The most important clinical fallout of dysfunctional microglia appears to be the emergence of dementia. It is indeed speculated that microglia may hold the key to stopping the notorious Alzheimer’s disease (AD). This is because microglia seem to play a role in eliminating the amyloid plaques which are thought to contribute to the disease process. Experiments suggest that there is excessive microglial activation in AD, and these supercharged microglia destructively ‘eat up’ synapses, the all-important junctions where nerve cells communicate with each other. It is also relevant that microglial activation is particularly prominent in the hippocampus, a structure critical for memory formation. Because synaptic loss is such a key feature of AD, it is hoped that a better understanding of microglial function may lead to therapeutic tools that modulate AD microglial activation.
Microglial activation also seems to play a role in another prominent neurodegenerative disease, Parkinson’s disease (PD). It is also speculated that microglia are activated in PD as a response to environmental triggers, and the activated microglia cause neuronal damage by producing toxic substances. Because this is presumably an inflammatory process, there is the hope that a better understanding of the process will open up new therapeutic possibilities.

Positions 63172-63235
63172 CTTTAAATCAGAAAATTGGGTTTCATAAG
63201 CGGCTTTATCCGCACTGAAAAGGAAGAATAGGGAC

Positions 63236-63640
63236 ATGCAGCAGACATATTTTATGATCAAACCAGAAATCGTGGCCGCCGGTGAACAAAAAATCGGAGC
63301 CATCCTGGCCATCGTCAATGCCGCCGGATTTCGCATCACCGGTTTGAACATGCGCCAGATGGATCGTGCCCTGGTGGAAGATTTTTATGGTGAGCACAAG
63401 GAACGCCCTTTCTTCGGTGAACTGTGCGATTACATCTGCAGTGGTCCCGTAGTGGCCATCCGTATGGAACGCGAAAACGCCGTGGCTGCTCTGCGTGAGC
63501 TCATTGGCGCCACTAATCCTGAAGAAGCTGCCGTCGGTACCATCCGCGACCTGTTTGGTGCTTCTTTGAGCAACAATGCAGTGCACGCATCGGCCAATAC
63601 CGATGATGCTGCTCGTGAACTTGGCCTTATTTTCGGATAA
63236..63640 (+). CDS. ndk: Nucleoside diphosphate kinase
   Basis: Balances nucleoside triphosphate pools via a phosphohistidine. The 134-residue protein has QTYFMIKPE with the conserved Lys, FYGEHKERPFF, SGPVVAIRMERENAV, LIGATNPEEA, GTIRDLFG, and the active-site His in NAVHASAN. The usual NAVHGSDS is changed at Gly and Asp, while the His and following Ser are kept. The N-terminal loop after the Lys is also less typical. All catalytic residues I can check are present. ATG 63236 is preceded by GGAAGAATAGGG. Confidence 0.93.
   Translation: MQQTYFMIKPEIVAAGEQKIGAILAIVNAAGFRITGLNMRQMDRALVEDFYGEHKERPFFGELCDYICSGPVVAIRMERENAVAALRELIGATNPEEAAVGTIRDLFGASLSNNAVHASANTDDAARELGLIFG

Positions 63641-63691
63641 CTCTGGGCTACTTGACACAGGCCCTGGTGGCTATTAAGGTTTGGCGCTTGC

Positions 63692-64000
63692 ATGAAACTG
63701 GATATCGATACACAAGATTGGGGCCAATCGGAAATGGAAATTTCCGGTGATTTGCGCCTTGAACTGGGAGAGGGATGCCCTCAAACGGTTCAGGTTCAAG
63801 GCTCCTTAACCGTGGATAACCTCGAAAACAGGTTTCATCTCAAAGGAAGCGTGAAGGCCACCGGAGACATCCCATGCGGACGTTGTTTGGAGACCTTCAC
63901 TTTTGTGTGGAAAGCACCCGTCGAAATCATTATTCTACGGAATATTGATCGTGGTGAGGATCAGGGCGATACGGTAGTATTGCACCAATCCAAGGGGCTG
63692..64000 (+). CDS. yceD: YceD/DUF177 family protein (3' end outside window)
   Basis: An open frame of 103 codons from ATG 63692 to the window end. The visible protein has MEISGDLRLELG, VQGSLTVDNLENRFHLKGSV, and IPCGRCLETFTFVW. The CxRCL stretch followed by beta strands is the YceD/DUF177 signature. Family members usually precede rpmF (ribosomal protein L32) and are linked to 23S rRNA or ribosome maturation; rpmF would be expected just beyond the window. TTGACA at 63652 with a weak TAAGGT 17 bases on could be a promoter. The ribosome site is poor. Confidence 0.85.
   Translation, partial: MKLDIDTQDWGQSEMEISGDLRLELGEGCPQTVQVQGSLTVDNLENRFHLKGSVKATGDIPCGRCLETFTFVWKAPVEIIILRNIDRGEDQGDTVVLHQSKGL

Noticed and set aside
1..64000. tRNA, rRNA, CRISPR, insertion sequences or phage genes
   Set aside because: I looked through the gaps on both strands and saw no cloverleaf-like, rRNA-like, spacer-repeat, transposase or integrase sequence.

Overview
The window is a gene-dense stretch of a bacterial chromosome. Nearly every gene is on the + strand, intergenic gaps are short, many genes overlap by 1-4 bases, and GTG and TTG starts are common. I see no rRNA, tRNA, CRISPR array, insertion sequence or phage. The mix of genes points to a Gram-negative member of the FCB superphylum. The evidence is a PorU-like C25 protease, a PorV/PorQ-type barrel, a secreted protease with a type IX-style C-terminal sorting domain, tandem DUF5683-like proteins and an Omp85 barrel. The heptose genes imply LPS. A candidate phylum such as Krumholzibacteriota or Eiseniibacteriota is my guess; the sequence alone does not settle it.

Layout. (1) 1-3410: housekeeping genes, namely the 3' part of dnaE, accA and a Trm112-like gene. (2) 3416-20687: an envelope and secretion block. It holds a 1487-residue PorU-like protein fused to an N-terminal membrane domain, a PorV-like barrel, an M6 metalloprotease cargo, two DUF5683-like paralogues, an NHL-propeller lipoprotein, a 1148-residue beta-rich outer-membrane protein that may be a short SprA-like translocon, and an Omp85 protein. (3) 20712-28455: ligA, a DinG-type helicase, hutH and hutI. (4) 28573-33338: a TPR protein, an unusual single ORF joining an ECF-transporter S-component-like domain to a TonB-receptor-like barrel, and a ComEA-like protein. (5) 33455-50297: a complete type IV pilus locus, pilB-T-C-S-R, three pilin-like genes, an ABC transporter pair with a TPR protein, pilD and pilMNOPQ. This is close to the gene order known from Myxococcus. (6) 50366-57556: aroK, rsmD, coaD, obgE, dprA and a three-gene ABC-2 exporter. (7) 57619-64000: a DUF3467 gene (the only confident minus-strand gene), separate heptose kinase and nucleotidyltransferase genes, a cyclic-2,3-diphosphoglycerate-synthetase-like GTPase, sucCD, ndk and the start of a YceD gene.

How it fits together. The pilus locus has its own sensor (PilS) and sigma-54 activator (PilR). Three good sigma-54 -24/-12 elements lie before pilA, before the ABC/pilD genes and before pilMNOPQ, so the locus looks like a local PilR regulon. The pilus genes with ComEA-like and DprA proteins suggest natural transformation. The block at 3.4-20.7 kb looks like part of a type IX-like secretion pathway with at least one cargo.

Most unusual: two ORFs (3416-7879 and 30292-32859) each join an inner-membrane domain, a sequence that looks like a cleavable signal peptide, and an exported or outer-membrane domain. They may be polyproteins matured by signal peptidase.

Another disorder in which microglia may play a pathogenetic role is frontotemporal dementia (FTD) in which chronic microglial activation has been reported. It is significant that the microglial activation is most evident in the frontal cortex as this correlates with the behavioural and speech disorders which characterise FTD. More intriguingly, the activated microglia seem to express the progranulin (PGRN) gene mutations that are known to be associated with FTD. Enough clues one might say.
The reach of microglial dysfunction however goes way beyond the big three of AD, PD, and FTD. For example, microglia are acutely activated in traumatic brain injury (TBI), and this may be responsible for the damage that results from this. Microglia also appear to be relevant in cerebrovascular disorders because microglial activation has been reported in ischaemic stroke and in haemorrhagic stroke. And the cherry on top is surely the report that microglia play a role in prion disorders. It may well turn out that neuroscientists are just opening up the microglial can of worms.
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